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In quantum physics, the **scattering amplitude** is the probability amplitude of the outgoing spherical wave relative to the incoming plane wave in a stationary-state scattering process.^{[1]}
At large distances from the centrally symmetric scattering center, the plane wave is described by the wavefunction^{[2]}

where is the position vector; ; is the incoming plane wave with the wavenumber k along the z axis; is the outgoing spherical wave; θ is the scattering angle (angle between the incident and scattered direction); and is the scattering amplitude. The dimension of the scattering amplitude is length. The scattering amplitude is a probability amplitude; the differential cross-section as a function of scattering angle is given as its modulus squared,

The asymptotic form of the wave function in arbitrary external field takes the form^{[2]}

where is the direction of incidient particles and is the direction of scattered particles.

When conservation of number of particles holds true during scattering, it leads to a unitary condition for the scattering amplitude. In the general case, we have^{[2]}

Optical theorem follows from here by setting

In the centrally symmetric field, the unitary condition becomes

where and are the angles between and and some direction . This condition puts a constraint on the allowed form for , i.e., the real and imaginary part of the scattering amplitude are not independent in this case. For example, if in is known (say, from the measurement of the cross section), then can be determined such that is uniquely determined within the alternative .^{[2]}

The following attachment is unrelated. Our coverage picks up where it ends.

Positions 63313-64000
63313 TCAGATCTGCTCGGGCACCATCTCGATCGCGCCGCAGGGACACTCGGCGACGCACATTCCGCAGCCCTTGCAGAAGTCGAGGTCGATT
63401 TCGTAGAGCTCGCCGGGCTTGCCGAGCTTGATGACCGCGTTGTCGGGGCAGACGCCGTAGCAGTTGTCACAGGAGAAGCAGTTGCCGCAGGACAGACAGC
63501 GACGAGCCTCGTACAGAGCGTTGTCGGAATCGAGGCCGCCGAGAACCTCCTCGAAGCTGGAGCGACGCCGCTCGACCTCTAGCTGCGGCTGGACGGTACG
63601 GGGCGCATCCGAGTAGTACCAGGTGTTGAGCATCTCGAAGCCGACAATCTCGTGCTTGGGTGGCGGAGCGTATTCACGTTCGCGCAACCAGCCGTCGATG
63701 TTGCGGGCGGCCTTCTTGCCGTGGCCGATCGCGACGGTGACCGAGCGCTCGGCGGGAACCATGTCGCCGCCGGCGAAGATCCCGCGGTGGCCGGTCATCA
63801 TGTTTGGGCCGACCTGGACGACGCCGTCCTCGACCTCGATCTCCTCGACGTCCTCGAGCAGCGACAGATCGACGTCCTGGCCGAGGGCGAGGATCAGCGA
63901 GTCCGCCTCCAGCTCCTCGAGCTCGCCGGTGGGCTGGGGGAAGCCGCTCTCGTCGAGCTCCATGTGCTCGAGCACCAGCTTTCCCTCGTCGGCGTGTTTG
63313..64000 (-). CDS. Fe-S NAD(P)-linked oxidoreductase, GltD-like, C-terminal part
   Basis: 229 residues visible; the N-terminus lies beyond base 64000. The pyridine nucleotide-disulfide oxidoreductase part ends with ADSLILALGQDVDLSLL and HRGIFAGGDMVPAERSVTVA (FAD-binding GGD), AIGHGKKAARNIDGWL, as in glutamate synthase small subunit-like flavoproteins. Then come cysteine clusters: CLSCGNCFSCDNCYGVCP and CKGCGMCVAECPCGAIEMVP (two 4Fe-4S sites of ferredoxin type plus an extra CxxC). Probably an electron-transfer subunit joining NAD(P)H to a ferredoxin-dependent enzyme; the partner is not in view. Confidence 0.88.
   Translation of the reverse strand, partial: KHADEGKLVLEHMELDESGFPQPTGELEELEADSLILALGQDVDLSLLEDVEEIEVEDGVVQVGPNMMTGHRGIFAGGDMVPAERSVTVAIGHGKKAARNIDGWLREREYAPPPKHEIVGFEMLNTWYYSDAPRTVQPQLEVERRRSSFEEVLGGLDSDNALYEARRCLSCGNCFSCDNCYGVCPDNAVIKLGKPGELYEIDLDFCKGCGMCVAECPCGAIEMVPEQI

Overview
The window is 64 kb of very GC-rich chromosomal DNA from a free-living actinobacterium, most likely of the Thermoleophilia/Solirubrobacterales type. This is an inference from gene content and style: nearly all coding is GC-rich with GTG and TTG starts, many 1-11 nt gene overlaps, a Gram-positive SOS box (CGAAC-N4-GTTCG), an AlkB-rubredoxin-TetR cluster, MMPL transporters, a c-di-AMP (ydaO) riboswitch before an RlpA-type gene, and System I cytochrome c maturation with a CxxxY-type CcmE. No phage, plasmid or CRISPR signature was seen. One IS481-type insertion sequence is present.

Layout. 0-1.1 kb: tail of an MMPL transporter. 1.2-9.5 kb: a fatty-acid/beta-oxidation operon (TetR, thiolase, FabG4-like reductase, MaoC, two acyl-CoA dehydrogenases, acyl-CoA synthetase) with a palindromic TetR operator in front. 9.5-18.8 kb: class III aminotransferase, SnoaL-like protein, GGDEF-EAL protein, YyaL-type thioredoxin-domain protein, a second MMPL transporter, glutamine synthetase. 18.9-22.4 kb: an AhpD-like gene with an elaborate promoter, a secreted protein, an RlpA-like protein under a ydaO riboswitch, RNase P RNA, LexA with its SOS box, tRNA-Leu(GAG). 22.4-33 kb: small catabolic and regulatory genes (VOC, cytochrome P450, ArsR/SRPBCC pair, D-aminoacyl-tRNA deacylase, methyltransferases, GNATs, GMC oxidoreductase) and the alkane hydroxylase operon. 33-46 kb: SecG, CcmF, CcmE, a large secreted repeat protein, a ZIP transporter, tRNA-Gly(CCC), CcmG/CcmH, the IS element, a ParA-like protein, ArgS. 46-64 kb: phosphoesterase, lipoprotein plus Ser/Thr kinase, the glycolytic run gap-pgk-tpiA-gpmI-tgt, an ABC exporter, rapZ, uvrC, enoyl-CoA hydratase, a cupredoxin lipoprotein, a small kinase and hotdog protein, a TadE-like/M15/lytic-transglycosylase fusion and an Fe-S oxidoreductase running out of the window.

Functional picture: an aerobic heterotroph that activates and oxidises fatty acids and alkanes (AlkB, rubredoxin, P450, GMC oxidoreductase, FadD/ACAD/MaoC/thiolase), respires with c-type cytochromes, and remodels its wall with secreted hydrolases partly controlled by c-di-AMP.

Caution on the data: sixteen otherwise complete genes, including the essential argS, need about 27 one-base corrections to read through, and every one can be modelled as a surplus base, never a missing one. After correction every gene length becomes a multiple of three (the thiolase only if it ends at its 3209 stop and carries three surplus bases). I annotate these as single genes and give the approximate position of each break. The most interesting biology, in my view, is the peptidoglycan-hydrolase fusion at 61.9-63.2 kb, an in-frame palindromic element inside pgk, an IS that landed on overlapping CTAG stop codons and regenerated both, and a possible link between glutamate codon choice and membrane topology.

In the partial wave expansion the scattering amplitude is represented as a sum over the partial waves,^{[3]}

- ,

where *f _{ℓ}* is the partial scattering amplitude and

Then the total cross section^{[4]}

- ,

can be expanded as^{[2]}

is the partial cross section. The total cross section is also equal to due to optical theorem.

For , we can write^{[2]}

The scattering length for X-rays is the Thomson scattering length or classical electron radius, r_{0}.

The nuclear neutron scattering process involves the coherent neutron scattering length, often described by b.

A quantum mechanical approach is given by the S matrix formalism.

The scattering amplitude can be determined by the scattering length in the low-energy regime.

**^***Quantum Mechanics: Concepts and Applications*Archived 2010-11-10 at the Wayback Machine By Nouredine Zettili, 2nd edition, page 623. ISBN 978-0-470-02679-3 Paperback 688 pages January 2009- ^
^{a}^{b}^{c}^{d}^{e}^{f}Landau, L. D., & Lifshitz, E. M. (2013). Quantum mechanics: non-relativistic theory (Vol. 3). Elsevier. **^**Michael Fowler/ 1/17/08 Plane Waves and Partial Waves**^**Schiff, Leonard I. (1968).*Quantum Mechanics*. New York: McGraw Hill. pp. 119–120.